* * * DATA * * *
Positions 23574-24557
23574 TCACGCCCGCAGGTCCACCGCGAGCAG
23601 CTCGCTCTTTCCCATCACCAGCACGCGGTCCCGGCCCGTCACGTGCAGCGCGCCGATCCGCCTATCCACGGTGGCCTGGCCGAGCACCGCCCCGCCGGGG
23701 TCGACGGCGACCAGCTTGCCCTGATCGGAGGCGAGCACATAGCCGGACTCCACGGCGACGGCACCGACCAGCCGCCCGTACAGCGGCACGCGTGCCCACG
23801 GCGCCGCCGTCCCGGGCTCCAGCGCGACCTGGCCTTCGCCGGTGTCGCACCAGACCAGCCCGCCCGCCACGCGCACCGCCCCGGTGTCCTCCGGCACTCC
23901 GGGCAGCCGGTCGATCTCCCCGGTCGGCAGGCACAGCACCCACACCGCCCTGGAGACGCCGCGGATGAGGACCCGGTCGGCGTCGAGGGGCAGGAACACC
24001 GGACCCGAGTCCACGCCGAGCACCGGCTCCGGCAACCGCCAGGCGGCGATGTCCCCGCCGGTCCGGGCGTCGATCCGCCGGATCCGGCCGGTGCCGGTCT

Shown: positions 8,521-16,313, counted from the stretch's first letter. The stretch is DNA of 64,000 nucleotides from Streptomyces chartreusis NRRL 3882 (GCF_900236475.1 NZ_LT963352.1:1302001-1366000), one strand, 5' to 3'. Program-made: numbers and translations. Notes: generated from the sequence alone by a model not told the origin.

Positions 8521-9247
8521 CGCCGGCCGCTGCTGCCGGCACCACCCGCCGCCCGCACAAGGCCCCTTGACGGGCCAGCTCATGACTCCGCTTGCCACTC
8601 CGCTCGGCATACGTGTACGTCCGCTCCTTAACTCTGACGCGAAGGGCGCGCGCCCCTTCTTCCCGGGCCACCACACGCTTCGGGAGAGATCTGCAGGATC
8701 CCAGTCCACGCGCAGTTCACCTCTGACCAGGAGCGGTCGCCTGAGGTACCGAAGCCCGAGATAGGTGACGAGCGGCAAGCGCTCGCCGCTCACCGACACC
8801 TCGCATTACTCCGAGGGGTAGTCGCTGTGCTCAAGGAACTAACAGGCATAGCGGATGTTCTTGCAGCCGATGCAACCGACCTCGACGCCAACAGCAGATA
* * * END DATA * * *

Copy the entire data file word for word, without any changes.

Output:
Positions 23574-24557
23574 TCACGCCCGCAGGTCCACCGCGAGCAG
23601 CTCGCTCTTTCCCATCACCAGCACGCGGTCCCGGCCCGTCACGTGCAGCGCGCCGATCCGCCTATCCACGGTGGCCTGGCCGAGCACCGCCCCGCCGGGG
23701 TCGACGGCGACCAGCTTGCCCTGATCGGAGGCGAGCACATAGCCGGACTCCACGGCGACGGCACCGACCAGCCGCCCGTACAGCGGCACGCGTGCCCACG
23801 GCGCCGCCGTCCCGGGCTCCAGCGCGACCTGGCCTTCGCCGGTGTCGCACCAGACCAGCCCGCCCGCCACGCGCACCGCCCCGGTGTCCTCCGGCACTCC
23901 GGGCAGCCGGTCGATCTCCCCGGTCGGCAGGCACAGCACCCACACCGCCCTGGAGACGCCGCGGATGAGGACCCGGTCGGCGTCGAGGGGCAGGAACACC
24001 GGACCCGAGTCCACGCCGAGCACCGGCTCCGGCAACCGCCAGGCGGCGATGTCCCCGCCGGTCCGGGCGTCGATCCGCCGGATCCGGCCGGTGCCGGTCT

Shown: positions 8,521-16,313, counted from the stretch's first letter. The stretch is DNA of 64,000 nucleotides from Streptomyces chartreusis NRRL 3882 (GCF_900236475.1 NZ_LT963352.1:1302001-1366000), one strand, 5' to 3'. Program-made: numbers and translations. Notes: generated from the sequence alone by a model not told the origin.

Positions 8521-9247
8521 CGCCGGCCGCTGCTGCCGGCACCACCCGCCGCCCGCACAAGGCCCCTTGACGGGCCAGCTCATGACTCCGCTTGCCACTC
8601 CGCTCGGCATACGTGTACGTCCGCTCCTTAACTCTGACGCGAAGGGCGCGCGCCCCTTCTTCCCGGGCCACCACACGCTTCGGGAGAGATCTGCAGGATC
8701 CCAGTCCACGCGCAGTTCACCTCTGACCAGGAGCGGTCGCCTGAGGTACCGAAGCCCGAGATAGGTGACGAGCGGCAAGCGCTCGCCGCTCACCGACACC
8801 TCGCATTACTCCGAGGGGTAGTCGCTGTGCTCAAGGAACTAACAGGCATAGCGGATGTTCTTGCAGCCGATGCAACCGACCTCGACGCCAACAGCAGATA